"Try springing off a board and completing four and a half summersaults in two and a half seconds before landing on your head in a pool of water."
When Cody graduated from college, he was in a peculiar position: he was also retiring. A two-time national diving champion, he was leaving a career that had been his life for 17 years.
“It was a hard decision,” he says about retiring. “You lose your identity, and once you lose that, you’re lost.” Fortunately, Cody had learned a few things along the way—namely perseverance and determination and how to overcome obstacles and challenges.
“And failure is OK,” he says, adding to the lessons learned. “In sport, so many things were about failure. I had struggles and when I did overcome them and succeeded, I was so fulfilled and so happy about what I had done and accomplished.”
At six years old, Cody was already diving. To keep him active, his parents had enrolled him in the Swim Gym program at the Kinsmen Sports Centre. He was soon recruited into a competitive program, practising several times a week. As he improved, so did the number of hours in the pool. Add weight training, sport psychology, nutrition, yoga. From Grade 7 on until he retired, diving was a full-time job and lifestyle. Traditional school filled the morning. At noon, he headed to the pool.
Cody spent seven years with Canada’s national team. He competed in the Commonwealth Games in 2014 and the World Cup in 2014.
After high school, Cody enrolled in Digital Media and Information Technology and after one year transferred into the Bachelor of Business Administration in Marketing at the Northern Alberta Institute of Technology (NAIT). Amateur athletes need funding, and Cody applied marketing theory to attract sponsorship. CIBC, lululemon, Muscle Mlk, and Rivalus were a few of his big sponsors. Cody created targeted posts and videos that he uploaded to his Facebook page to build brand awareness among his 13,000 followers. In return, his sponsors would shout out about Canada’s diving star using their products and services.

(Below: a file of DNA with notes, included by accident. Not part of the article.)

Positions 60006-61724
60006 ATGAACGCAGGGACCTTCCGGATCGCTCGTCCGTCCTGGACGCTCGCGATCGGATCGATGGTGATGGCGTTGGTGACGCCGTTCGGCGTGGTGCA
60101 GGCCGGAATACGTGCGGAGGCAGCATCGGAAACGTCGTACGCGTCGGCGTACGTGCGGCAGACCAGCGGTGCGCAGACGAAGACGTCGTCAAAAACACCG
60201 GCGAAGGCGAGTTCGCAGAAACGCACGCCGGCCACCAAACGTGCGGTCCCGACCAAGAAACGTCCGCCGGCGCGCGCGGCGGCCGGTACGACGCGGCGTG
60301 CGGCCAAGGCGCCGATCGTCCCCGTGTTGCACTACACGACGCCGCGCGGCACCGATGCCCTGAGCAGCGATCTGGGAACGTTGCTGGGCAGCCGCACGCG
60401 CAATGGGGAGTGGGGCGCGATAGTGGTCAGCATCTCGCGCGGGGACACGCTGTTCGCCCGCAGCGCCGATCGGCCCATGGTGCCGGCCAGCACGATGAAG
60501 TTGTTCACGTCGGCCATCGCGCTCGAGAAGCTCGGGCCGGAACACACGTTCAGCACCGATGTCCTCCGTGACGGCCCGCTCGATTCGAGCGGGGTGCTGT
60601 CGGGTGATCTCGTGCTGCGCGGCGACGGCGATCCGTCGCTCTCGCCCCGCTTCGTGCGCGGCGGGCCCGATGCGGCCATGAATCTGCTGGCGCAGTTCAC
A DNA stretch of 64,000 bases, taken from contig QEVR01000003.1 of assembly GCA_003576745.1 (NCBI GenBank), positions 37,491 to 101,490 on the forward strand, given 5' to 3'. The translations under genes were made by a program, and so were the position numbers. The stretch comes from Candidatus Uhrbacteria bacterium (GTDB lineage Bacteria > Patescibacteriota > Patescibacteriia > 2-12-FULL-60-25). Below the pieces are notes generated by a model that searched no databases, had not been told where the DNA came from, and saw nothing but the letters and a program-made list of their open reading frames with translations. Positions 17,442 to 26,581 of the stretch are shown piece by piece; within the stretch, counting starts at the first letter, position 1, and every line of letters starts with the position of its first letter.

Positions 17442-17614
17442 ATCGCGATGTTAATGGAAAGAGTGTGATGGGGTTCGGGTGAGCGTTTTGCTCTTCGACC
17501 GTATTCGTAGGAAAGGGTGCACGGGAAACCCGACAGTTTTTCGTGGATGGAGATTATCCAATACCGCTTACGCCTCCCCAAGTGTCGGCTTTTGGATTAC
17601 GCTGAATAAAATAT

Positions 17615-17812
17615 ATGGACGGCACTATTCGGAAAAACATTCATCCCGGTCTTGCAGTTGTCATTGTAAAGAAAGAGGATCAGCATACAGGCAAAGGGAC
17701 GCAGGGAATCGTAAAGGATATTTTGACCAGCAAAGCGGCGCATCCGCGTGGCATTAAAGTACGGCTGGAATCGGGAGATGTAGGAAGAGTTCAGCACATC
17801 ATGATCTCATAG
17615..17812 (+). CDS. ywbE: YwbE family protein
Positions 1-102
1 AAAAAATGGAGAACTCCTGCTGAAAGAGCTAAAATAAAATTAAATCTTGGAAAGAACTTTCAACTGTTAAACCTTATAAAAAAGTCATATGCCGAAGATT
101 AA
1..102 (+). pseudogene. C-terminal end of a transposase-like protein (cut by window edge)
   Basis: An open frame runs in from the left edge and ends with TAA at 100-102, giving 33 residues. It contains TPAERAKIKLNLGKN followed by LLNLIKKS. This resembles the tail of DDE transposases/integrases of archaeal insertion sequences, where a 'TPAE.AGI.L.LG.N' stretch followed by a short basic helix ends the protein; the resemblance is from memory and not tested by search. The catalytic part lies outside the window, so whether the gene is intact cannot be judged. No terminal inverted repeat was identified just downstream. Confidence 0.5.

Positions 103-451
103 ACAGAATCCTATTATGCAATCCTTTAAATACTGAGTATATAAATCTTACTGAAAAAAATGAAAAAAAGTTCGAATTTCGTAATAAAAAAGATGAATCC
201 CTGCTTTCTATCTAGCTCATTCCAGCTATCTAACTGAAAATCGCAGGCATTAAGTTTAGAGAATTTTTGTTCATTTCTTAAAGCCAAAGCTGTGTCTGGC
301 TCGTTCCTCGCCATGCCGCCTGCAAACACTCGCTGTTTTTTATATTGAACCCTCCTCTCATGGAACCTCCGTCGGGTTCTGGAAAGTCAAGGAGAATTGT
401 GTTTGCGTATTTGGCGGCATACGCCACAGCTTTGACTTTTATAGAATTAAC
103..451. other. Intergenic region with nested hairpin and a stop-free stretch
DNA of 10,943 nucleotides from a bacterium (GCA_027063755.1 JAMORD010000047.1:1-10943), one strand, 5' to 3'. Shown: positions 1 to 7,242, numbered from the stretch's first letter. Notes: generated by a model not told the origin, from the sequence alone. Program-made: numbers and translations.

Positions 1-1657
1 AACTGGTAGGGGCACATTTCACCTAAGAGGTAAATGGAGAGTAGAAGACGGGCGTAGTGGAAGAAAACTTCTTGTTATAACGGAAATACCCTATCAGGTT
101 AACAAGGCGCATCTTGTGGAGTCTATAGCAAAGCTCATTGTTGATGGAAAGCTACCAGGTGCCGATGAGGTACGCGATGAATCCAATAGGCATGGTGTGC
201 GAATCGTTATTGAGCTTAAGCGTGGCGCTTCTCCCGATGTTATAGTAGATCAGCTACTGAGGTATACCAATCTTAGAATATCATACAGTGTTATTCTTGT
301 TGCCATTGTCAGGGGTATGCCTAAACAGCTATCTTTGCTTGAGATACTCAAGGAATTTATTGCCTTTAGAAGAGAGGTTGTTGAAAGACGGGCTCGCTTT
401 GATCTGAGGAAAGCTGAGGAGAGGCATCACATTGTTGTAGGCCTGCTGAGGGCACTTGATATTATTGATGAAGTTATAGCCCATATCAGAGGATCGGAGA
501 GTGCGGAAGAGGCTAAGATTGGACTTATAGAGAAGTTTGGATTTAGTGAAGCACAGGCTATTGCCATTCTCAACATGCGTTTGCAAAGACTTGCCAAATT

Cody became a CIBC Team Next athlete, which came with funding and dedicated mentorship from Kyle Shewfelt, gold medallist in artistic gymnastics. Cody also joined the marketing team at the 2015 Pan American Games in Toronto. That experience was an up-close look at marketing tactics that create brand awareness.
When he graduated from the four-year marketing program in spring 2016, Cody was feeling the pain. Three degenerative discs in his lower back meant he could longer train hard enough to complete at his level—so he retired—which wasn’t easy.
But diving is a very mental sport. And Cody knew how to come back after dashed expectations. He took his skills to lululemon, where he led a team of more than 40 educators to achieve company targets and goals. The role included planning and executing strategies to grow brand awareness and reputation. In 2017, he joined priMED as a marketing co-ordinator. He created promotional materials and managed trade shows and digital media channels to drive brand awareness.
In 2018, he joined Focus.
When you’re working with Cody, don’t misinterpret his relaxed attitude. Diving teaches you how to manage stress. Try springing off a board and completing four and a half summersaults in two and a half seconds before landing on your head in a pool of water.